Goats Help Restore Iowa Prairie
Our view of the Iowa landscape is much different than what the early pioneers saw, the landscape was 85% prairie. Today, there is less than .1% of native Iowa prairie left.
The Iowa Department of Natural Resources (IDNR) is working to restore Iowa’s native prairie on 21 acres in Dewey’s Pasture Wetland-Grassland Complex near Lost Island Lake, just north of Ruthven.
Not wanting to use chemicals and some of the area has a steep shoreline that makes plant removal almost impossible, the IDNR began looking for alternatives. Conservationist Luke Straw too the lead on the project, looking for different environmentally friendly ways to rid the area of unwanted plants.
“I used to work for a company in Wisconsin that used goats on the prairie, especially the steep areas that were basically inaccessible,” Straw began. “A goat will eat anything. No matter how thorny or disgusting it is, a goat will eat it. So after discussing it with the team, we decided that goats were the best option.”
The goats come from Goat on the Go, which is located near Ames. Roughly 140 goats of various sizes were delivered on Wednesday, June 15 to go to work. The goats will be grazing two different sites over the next week or so, approximately 100 feet of shoreline on Trumbull Lake, which is steep, and once done there, they will be moved across the road to take care of some Japanese Raspberries.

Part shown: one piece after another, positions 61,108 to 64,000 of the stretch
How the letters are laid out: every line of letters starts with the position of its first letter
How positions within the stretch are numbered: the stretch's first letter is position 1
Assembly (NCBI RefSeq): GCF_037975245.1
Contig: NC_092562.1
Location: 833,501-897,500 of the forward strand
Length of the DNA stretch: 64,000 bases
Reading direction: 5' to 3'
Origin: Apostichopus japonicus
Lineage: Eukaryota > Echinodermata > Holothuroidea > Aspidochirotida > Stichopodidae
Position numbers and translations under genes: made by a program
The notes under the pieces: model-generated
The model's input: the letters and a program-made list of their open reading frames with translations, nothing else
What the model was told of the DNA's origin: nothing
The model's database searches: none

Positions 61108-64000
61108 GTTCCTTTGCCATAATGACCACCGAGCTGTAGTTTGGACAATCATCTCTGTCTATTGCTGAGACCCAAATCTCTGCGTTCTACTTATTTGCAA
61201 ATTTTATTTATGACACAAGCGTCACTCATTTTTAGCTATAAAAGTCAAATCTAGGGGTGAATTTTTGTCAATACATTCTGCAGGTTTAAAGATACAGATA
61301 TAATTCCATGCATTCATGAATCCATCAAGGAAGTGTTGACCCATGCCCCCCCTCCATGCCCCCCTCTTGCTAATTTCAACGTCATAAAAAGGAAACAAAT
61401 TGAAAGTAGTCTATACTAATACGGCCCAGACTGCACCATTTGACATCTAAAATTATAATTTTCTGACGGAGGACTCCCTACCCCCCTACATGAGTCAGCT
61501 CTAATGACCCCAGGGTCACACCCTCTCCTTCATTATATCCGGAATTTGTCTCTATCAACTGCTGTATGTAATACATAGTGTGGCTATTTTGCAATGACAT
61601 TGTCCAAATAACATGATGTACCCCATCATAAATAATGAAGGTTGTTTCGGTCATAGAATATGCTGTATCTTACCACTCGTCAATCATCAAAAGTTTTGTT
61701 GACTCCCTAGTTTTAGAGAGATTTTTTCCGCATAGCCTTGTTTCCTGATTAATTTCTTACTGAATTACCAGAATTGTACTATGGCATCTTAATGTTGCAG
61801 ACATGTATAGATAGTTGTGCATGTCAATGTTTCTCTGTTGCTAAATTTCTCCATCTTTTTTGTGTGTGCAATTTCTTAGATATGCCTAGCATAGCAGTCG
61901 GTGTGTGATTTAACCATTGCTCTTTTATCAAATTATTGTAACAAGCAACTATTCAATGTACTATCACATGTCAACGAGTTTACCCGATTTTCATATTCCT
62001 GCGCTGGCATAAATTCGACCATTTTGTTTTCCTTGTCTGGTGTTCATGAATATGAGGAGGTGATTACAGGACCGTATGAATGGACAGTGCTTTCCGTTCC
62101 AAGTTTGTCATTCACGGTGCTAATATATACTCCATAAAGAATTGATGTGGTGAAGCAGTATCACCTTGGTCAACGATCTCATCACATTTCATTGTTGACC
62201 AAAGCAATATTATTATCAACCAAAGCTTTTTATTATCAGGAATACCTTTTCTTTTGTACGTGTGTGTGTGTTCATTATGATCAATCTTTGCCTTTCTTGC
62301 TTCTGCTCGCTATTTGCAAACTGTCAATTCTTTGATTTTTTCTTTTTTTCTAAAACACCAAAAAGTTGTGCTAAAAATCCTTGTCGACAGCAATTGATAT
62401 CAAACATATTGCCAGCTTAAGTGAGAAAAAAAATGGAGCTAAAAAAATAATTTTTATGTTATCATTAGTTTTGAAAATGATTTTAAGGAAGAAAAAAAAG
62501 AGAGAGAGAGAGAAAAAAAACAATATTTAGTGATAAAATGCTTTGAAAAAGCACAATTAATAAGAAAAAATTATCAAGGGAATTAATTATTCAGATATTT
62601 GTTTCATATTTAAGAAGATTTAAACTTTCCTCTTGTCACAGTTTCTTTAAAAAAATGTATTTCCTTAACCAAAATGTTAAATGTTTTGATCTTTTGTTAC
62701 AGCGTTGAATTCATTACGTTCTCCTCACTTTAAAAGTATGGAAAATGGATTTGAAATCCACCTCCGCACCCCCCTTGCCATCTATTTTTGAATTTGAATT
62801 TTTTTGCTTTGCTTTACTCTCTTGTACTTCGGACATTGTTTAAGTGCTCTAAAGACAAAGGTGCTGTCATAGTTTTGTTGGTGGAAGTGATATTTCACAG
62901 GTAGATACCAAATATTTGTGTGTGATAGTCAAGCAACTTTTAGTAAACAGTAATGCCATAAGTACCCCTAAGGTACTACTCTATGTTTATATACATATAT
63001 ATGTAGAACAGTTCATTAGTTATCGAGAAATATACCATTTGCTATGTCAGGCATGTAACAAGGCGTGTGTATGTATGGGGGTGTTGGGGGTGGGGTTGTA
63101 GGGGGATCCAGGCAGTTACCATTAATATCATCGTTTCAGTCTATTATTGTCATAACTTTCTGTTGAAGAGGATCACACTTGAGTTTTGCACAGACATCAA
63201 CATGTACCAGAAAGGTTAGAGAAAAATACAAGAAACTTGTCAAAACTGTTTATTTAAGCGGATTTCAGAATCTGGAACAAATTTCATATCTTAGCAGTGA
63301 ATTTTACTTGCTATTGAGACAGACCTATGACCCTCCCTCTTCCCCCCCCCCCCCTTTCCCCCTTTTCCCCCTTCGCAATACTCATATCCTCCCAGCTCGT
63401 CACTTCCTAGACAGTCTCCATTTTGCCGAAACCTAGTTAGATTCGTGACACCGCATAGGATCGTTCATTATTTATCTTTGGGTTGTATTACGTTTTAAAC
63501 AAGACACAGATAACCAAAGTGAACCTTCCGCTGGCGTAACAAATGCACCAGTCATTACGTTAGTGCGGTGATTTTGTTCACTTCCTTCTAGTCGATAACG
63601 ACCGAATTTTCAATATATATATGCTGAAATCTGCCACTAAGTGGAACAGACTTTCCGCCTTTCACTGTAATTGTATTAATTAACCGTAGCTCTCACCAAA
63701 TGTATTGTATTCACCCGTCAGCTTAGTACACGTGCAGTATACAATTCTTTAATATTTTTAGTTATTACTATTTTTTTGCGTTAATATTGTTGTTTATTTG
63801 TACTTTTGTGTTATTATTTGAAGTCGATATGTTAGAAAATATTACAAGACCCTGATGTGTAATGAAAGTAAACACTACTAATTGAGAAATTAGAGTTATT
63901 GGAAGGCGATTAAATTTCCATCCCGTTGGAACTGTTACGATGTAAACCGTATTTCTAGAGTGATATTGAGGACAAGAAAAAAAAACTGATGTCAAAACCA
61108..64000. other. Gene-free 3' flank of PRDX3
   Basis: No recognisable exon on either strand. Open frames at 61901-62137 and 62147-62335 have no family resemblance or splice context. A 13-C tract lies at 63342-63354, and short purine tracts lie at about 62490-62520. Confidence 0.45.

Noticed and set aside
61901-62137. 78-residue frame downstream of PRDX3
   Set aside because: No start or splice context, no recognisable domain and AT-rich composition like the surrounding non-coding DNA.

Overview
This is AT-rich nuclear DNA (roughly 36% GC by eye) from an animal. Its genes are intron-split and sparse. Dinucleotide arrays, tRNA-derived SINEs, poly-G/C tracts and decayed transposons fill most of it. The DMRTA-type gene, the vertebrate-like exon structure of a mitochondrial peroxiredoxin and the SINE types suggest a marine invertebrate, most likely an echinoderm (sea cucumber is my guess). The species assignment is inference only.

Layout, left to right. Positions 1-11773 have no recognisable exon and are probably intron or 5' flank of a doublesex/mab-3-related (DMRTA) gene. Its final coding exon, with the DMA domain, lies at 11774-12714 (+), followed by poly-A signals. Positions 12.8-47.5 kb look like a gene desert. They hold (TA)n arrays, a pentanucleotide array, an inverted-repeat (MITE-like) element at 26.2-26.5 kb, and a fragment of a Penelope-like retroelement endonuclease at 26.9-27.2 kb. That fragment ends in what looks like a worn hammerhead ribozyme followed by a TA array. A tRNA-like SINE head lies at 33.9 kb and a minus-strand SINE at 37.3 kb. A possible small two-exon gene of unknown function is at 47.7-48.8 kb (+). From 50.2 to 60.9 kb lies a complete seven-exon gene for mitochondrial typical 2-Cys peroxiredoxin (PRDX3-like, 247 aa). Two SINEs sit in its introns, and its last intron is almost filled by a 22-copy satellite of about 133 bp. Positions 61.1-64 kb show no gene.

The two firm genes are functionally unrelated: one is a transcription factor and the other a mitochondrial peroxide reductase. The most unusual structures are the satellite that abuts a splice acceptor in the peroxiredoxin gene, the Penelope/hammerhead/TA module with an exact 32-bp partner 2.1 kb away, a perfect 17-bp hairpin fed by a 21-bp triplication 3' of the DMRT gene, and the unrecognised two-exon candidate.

Goats on the Go basically do everything. They fence off the area with electric mesh fencing and partition the area if it is large. The supply the water troughs and water for the goats and come every few days to move them to a different area. The only request that was made was for the IDNR to have a flat surface for them to sleep.
A timeline is difficult to pin down. The IDNR told Goats on the Go what their final goal was and the company did the rest. It is estimated that 40 50 goats can clear one acre per day, eating for two hours and then resting for two hours. Although a goat will eat absolutely anything, they are very particular about their drinking water. In fact, a goat will not cross water so the electric fence is only on three sides with the lake making up the fourth.
“Ideally, we would like to get the goats one more time this year to make sure the invasive plants are stressed and possibly get them again next year for any remaining growth after the spring burn,” Straw said. “It really all comes down to the funding and if we can find the money for the additional times.”